Karim Asad Ahmad Khan who has served as Prosecutor of the International Criminal Court in the Hague since 2021 told the court staff he would like to “visit Palestine next year,” before deciding whether to pursue an investigation of IDF activities in the Gaza Strip and Judea and Samaria. The ICC confirmed to Kan 11 News that “a visit to Palestine is one of the goals of the prosecutor for next year.”
It isn’t yet clear how Israel would respond to the visit. While “the state of Palestine” is a member of the ICC, Israel is not, and so far, Israeli officials including Defense Minister Benny Gantz and Prime Minister Yair Lapid have maintained that they won’t permit the ICC to investigate Israeli soldiers.
In this context, it’s important to stress that Khan did not announce that he was planning to visit the curious and non-existing entity “state of Palestine,” only that he would like to.
According to the 1994 Oslo agreements, the Palestinian Authority is not allowed to seek membership in international organizations such as the United Nations and the ICC as long as it has not been officially declared a state. On the other hand, Palestinian statehood was supposed to be bestowed by 1999 at the latest according to the same agreements.
According to the 1998 Rome Statute, the ICC can prosecute individuals––but not states or organizations––for four kinds of crimes: genocide, crimes against humanity, war crimes, and the crime of aggression. To carry out a criminal investigation “in Palestine,” the ICC would have to investigate individual members of the IDF – which Israel will prevent. However, the ICC can indict Israeli officers and demand their extradition, including from countries where they are visiting.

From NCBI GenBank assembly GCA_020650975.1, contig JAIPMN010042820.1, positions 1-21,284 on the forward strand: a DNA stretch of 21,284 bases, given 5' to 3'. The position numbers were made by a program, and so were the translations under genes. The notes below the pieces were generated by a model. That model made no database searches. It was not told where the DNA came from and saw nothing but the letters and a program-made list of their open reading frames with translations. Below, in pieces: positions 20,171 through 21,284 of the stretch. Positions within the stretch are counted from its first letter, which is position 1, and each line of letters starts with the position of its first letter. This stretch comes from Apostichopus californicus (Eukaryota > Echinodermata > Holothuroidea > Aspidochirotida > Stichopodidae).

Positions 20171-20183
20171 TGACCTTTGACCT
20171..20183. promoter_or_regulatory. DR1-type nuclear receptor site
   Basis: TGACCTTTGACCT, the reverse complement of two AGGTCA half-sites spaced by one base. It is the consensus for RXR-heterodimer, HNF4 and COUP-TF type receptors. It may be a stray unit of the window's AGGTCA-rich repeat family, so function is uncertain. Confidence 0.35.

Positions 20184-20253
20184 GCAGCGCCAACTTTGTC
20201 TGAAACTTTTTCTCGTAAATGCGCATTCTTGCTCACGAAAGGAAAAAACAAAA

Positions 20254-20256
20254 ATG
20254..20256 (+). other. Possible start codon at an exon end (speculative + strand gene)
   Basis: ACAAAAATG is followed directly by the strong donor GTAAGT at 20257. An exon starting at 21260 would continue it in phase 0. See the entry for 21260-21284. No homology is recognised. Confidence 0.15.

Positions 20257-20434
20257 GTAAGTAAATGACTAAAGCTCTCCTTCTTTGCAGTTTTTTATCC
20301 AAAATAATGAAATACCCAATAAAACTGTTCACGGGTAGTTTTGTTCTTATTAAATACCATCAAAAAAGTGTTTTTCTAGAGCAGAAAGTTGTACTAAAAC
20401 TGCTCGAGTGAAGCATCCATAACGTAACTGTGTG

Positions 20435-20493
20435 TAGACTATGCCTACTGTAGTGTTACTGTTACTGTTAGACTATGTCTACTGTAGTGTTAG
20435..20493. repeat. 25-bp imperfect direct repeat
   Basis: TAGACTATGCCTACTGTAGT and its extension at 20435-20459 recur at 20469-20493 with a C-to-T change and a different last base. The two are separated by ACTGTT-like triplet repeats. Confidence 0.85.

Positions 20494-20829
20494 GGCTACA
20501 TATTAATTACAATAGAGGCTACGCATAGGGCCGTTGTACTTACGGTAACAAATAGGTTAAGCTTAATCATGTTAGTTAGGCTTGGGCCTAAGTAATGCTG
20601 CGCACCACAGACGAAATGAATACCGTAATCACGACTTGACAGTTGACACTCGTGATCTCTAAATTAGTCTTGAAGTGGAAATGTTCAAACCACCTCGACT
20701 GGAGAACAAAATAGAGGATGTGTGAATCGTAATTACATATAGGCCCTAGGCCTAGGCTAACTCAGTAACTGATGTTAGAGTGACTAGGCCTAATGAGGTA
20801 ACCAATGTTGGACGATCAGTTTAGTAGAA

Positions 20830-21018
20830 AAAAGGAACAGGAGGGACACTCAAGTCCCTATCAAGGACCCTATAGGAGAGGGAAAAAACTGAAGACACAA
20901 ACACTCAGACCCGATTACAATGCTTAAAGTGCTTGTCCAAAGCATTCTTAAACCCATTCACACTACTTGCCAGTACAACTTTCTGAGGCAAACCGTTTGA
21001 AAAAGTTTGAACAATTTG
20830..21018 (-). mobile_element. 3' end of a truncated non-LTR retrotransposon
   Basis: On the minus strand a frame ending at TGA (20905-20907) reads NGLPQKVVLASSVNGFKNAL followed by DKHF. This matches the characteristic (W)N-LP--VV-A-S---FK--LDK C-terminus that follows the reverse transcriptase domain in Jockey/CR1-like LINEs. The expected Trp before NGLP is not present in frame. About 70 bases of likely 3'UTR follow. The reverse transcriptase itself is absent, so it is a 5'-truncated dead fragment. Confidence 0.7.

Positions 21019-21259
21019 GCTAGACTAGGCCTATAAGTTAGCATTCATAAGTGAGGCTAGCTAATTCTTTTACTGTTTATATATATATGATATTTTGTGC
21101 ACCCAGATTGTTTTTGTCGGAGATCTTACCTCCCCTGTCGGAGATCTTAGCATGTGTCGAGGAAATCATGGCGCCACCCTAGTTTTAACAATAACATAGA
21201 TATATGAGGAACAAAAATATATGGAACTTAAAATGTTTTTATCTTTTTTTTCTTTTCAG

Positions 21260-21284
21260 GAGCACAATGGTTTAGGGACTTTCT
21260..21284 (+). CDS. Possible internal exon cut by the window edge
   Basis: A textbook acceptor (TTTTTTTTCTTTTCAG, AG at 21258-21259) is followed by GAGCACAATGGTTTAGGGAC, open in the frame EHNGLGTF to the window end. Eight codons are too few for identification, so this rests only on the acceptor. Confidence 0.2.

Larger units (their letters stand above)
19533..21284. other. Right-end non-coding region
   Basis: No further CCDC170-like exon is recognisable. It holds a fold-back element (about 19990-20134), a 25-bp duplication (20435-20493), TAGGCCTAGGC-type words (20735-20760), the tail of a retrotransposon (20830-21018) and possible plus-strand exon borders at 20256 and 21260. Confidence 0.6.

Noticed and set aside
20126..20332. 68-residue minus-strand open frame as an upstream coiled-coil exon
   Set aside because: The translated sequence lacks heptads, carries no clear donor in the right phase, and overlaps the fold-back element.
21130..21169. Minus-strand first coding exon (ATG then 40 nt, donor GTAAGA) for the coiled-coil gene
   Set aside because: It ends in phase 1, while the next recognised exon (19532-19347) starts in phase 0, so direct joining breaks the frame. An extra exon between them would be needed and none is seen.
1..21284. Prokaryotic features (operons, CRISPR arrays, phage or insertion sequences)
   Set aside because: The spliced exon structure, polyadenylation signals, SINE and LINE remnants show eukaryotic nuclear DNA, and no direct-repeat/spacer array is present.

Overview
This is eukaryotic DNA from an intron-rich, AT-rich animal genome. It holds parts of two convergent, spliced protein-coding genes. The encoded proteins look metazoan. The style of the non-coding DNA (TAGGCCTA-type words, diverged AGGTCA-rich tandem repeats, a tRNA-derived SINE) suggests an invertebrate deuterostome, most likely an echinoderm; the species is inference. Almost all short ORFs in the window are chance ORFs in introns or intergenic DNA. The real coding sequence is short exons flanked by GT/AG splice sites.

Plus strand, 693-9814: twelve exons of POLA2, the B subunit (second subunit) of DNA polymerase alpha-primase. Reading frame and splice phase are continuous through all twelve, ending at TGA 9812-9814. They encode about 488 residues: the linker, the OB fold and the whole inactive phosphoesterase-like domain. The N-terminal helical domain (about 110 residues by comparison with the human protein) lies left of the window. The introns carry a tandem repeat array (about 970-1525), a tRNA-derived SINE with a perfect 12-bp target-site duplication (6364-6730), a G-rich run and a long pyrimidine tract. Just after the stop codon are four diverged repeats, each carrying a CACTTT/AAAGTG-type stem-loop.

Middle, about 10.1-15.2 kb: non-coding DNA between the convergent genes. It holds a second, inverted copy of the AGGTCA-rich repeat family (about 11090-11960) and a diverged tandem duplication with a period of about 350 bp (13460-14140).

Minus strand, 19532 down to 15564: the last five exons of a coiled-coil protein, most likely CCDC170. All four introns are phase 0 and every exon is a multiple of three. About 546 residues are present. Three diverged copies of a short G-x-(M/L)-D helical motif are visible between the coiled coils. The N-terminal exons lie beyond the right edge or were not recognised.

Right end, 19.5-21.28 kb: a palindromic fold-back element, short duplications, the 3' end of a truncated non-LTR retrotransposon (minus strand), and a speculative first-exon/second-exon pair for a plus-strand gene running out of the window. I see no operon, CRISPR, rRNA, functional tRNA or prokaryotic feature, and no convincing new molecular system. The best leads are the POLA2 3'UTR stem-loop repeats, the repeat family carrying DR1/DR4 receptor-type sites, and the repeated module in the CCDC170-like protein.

Prosecutor Khan is not likely to be able to visit “Palestine,” since Israel––whether PM Lapid or PM Netanyahu––won’t allow him to get there.
PA spokesman Nabil Abu Rudeineh announced on Tuesday: “We will not allow Israel to escape punishment for the continued crimes it commits against the Palestinian people and their Muslim and Christian holy sites.” He stressed his side’s commitment to international law, and insisted, according to WAFA, that “Israel must comply with international law, end its occupation of the Palestinian territories, and stop its aggression against the Palestinian people, or else it will face sanctions imposed by international law for continuing its occupation and crimes against the Palestinian people.”
Maybe, maybe not.
A bit more disturbing: Beth Van Schaack, US Ambassador-at-Large for Global Criminal Justice, issued a press release on Tuesday on the occasion of the annual meeting of the Assembly of States Parties of the International Criminal Court, that stressed:
First, apprehending fugitives and successfully bringing them to trial is imperative for any Court. The United States is proud to have played a key role in the successful transfer of two fugitives to the ICC who were both convicted of war crimes and crimes against humanity, including sexual violence. The remaining fugitives must similarly face justice. To support the execution of ICC arrest warrants, the United States is continuously updating its own sources of information and working with national authorities and the ICC to locate, and strategize about how to apprehend, fugitives.
This should be a source of concern to Israeli decisionmakers.